NEW YORK — A documentary about an Ohio auto glass factory that is run by a Chinese investor debuted Wednesday on Netflix as the streaming service's first project backed by Michelle and Barack Obama's new production company.
Filmmakers Steven Bognar and Julia Reichert said they learned of the Obamas' interest after "American Factory" was shown at the Sundance film festival and they were pitching the film to Netflix. They were told the Obamas had screened it days earlier.
They're ecstatic about the support, and in an interview Wednesday were quick to dissuade anyone from the idea that the film is delivering a message either for or against any politician.
"They got what we were trying to do, which is to tell a story that sort of transcends the year-to-year politics," Bognar said.
Bognar and Julia Reichert, who live in the Dayton, Ohio, area where Fuyao Glass replaced an abandoned General Motors plant, said they were initially interested in exploring a culture clash, but the film deepened into a story about the rights of workers, globalization and automation.
The Fuyao plant, bought by Chinese industrialist Cao Dewang, employs some 2,200 American and 200 Chinese workers. The film gives a close-up look at how the cultures adjust to one another. At one point, a Chinese worker explains that Americans are slow because they have fat fingers. Many Chinese at the plant consider the Americans lazy. The Americans at the plant question what they see as Chinese workers unquestioned devotion to a company that robs them of time to enjoy life.
At the factory's opening ceremony, Dave Burrows, the vice president of the American factory, privately curses out Ohio Sen. Sherrod Brown for suggesting that the Chinese owner be open to running a union shop. Two years later, after he's been fired, Burrows drives by the factory and bitterly notes that you can't spell Fuyao without an "f'' and "u."
Tensions rise when the factory doesn't initially meet production goals, culminating in a bitter fight over the right to unionize.
In one of the last scenes, an employee gives Cao a tour of the factory floor and boasts about how automation provides Fuyao with the opportunity to fire workers.
The name of the Obamas' company, Higher Ground, flashes by in the opening credits, but the Obamas themselves aren't mentioned anywhere. Neither is President Donald Trump.
Netflix worked in partnership with Higher Ground to acquire the film from Participant Media earlier this year, and gave no details about the financing. Netflix released a brief clip Wednesday of the Obamas discussing their interest in the project with the filmmakers.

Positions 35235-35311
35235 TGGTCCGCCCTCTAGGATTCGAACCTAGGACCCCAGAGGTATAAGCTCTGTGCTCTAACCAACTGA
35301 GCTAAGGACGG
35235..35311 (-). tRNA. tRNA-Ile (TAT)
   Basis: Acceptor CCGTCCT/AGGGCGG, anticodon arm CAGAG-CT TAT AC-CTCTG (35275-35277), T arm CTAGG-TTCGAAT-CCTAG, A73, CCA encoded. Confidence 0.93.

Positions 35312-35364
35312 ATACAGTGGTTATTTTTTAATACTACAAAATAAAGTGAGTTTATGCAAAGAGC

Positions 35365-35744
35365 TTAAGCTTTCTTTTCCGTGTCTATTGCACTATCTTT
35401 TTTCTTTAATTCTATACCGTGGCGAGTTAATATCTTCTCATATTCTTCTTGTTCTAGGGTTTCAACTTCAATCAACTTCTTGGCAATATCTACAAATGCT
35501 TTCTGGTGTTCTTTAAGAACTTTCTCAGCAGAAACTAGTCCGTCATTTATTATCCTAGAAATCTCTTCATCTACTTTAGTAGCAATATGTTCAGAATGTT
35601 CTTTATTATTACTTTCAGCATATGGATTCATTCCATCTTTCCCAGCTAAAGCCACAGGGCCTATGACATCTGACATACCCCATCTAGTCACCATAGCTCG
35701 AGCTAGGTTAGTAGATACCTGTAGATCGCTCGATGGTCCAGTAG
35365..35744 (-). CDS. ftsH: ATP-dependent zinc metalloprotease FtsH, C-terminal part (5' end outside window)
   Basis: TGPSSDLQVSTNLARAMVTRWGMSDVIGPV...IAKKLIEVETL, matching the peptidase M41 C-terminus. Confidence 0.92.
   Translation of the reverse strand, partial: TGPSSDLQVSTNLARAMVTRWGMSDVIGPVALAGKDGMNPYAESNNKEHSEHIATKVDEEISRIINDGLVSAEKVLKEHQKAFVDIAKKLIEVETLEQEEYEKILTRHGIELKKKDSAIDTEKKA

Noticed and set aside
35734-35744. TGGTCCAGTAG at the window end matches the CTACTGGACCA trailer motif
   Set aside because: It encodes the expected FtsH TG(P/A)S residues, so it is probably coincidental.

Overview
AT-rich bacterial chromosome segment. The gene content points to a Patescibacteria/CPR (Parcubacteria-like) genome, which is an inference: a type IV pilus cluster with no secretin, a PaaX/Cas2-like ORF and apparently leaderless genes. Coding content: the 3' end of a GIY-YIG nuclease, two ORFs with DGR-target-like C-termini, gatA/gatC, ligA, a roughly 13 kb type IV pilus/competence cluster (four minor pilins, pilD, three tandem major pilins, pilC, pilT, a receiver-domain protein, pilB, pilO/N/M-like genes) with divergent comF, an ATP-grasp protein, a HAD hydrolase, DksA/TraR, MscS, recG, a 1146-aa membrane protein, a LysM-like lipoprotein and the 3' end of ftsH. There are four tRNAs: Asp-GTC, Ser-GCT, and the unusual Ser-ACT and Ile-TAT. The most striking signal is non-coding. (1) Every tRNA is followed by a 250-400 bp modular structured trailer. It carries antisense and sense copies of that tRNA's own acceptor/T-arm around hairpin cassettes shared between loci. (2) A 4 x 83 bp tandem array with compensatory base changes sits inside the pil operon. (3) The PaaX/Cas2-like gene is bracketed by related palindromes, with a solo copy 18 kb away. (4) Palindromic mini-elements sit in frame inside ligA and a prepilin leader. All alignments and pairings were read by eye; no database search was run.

"One of the many things I love about this film ... is that you let people tell their own story," the former first lady said. "'American Factory' doesn't come in with a perspective. It's not an editorial. I mean, you truly let people speak for themselves, and that is a powerful thing that you don't always see happen."
Former President Obama said that they want people to look outside of their own experiences to understand the lives of others.
That "is what a good story does," he said. "It helps all of us feel some solidarity with each other."
Reichert said she's seen some commentary that the Obamas were interested in the film as a criticism of Trump, and said that was stupid.
"It has zero to do with Trump or Obama, or the political scene at all," she said. "It's about the lives of average working people in the heartland. It's really a close up and intimate look at what globalization looks like."
One of the American workers is shown bonding with Chinese colleagues, inviting several to a Thanksgiving dinner and to drive his motorcycle. Later, the worker is fired because it took him too long to use a computer.
Reichter said she and Bognar were grateful to Cao for allowing them access to the factory. The company chairman mostly comes off as a cold-blooded capitalist, but one arresting scene toward the end shows him wrestling with his legacy.
"We hope that people realize that without empathy for people who are different from you, you're not going to solve the political divide," Bognar said. "We're not going to solve gaping problems in this world. You have to put yourself in someone else's shoes to help see and feel other people's points of view."